SJN Newsletter #20: Would Police Trained to Screen for Trafficking Eliminate the Need for Legalization or Decriminalization of Prostitution/Sex Work?

Dan Nash does not want prostitution legalized. However, he doesn’t want anyone working as a prostitute or sex worker arrested, either. What he wants is for police officers to be trained correctly to understand the unique dynamics involved in the commercial sex industry and the prevalence of sex trafficking within it.

As a retired Missouri State Patrol Officer of 27 years and co-founder of the Human Trafficking Training Center (HTTC) in Springfield, Missouri, Nash understands law enforcement’s challenges when combating commercial sex and sex trafficking. That’s exactly why he does not want prostitution in any way legalized.

“Law enforcement cannot start an investigation without some type of crime first being committed,” he explains. “What we teach is – and this has been very successful in the U.S. and overseas, as well – prostitution allows us to have a door to open an investigation. But you’re not going to arrest these girls for prostitution because we know that more than 90% of them are being trafficked. They are under a third-party control of some sort.”

The latter statements, he says, are supported both by academic research into the links between prostitution and trafficking and by his and other law enforcement experts’ experiences in the field. He ran the Missouri State Patrol’s human trafficking unit’s investigations for 15 years. He teaches police to view prostitution activity as an indicator of potential trafficking. The primary problem for law enforcement, though, has been how do they screen properly for force, fraud or coercion, the legal requirements to determine whether someone is being trafficked.

“Without the door of prostitution enabling us to investigate a crime, we would have to wait for a trafficking victim to come forward and report before we could investigate human trafficking,” Nash says. “We know that some 5 or 6% of women in the US – and when I say ‘women’ I say it in deference to the majority because it can happen to men or boys, too – but we know that only about 6% are ever going to report. So we end up missing roughly 95% of all of these victims because law enforcement has no way in.”

So, training police properly about how to identify and investigate human trafficking is the key, and most police departments are doing a woefully insufficient job. Currently, only about 17% of police in America receive any type of human trafficking training, and only about 8% receive skills-based training, according to Nash.

“Less than 10% of police have proper human trafficking training,” he says. “So, if we let the police go out there and investigate trafficking without giving them the tools, then we can’t wonder why they don’t do a good job.”

That’s precisely the reason he and Alison Philips [See Night Shifts #5.] founded the HTTC in July 2021. Since then, they have trained thousands of police officers throughout the United States from Alaska to Florida and in several foreign countries, including Australia, Canada and Pakistan. They also train medical professionals, advocates and others. One of the most common reactions they have experienced with police during the training, Nash states, is disappointment that they did not have this specialized training sooner.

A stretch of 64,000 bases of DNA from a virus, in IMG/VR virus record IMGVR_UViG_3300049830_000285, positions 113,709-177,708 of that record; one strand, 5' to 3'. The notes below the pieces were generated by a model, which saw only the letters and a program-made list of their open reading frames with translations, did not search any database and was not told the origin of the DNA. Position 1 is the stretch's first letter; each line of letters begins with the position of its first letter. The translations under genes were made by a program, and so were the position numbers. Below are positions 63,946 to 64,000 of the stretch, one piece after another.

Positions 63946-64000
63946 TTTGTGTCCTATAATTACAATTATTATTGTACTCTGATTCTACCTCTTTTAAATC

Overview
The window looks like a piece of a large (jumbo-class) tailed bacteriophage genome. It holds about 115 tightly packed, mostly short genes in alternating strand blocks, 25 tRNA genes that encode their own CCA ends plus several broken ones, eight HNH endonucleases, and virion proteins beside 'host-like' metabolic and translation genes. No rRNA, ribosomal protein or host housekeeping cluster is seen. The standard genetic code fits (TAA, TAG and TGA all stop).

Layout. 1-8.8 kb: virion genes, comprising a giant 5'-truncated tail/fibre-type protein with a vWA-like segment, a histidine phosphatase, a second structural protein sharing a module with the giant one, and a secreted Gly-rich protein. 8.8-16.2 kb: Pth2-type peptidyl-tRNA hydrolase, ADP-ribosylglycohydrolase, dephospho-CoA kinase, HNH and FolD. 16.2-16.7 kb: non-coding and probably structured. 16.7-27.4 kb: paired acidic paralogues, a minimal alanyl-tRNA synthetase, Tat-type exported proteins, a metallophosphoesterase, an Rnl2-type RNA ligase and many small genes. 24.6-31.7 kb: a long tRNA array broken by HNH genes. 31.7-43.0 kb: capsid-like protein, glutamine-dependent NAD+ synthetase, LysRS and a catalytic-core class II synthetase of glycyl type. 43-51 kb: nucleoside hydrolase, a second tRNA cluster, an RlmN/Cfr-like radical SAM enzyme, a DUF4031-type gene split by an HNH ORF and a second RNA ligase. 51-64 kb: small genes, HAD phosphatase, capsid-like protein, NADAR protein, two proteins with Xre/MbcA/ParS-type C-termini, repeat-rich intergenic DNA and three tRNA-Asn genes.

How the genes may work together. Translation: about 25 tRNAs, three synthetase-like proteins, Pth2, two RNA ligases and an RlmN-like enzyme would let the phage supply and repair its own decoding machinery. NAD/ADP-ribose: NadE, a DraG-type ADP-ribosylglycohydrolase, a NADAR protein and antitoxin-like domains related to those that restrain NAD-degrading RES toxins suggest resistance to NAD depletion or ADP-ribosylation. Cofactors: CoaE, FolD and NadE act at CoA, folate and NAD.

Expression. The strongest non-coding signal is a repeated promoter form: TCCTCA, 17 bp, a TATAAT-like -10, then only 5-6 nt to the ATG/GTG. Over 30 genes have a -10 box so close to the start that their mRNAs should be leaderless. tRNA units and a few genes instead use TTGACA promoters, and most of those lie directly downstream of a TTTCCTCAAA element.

“Almost every time we have officers going, ‘I totally missed this’ or ‘I totally screwed this up,’” Nash says. “Sometimes they are in tears or upset because they realize they let these people down. The victims were probably being trafficked and they just didn’t know it, or they arrested them when they probably shouldn’t have.”

As for trafficking activities – signs of force, fraud or coercion – Nash and Philips created a screening tool called the Special Victims Methodology that they have trademarked. After reading police reports nationwide, they learned that one of the most likely reasons that only about 6% of victims disclose that they have been trafficked is because the typical police tool to screen for trafficking was simply to ask them, “Are you being trafficked?”

“Well, how many are going to say ‘Yes,’ Nash asks.

Using their Special Victims Methodology drives that 6% disclosure rate up to approximately 50%.

“We teach that all across the world now, and it works,” Nash says. “The people that we trained in 2022 found 57 human trafficking victims after leaving the training.” He adds that he gets calls all the time from officers he’s trained who have then successfully identified victims or traffickers. He frequently posts these stories on LinkedIn, such as this one from earlier this year.

The second call I received was from an officer on a disturbance call between a young male and female. The officer discovered they were in a relationship and had been arguing, but he saw indictors from training that led him to believe this might not be just a domestic violence call. He began using the Special Victims Methodology approach, built rapport and eventually got consent to search her phone. The phone was full of evidence she was involved in commercial sex and that her trafficker was her boyfriend. The boyfriend was arrested, and the officer got the female into services with a victim advocate and was able to help her small child and her dog, which she was very concerned about.

The HTTC training program provides police offices and other students with an understanding of the evolution from a traditional law enforcement approach and mindset to Nash’s proprietary, modern Special Victims Methodology designed specifically for handling prostitution-related crimes. Additionally, the course covers how trauma impacts the brain of a victim and enables students to be victim-centered and trauma-informed so they recognize trauma-response behaviors. It also teaches the basic skills for interactions with victims, including Nash’s and Philips’ new, more successful and innovative way to conduct victim interviews that helps reveal signs of trafficking and third-party control.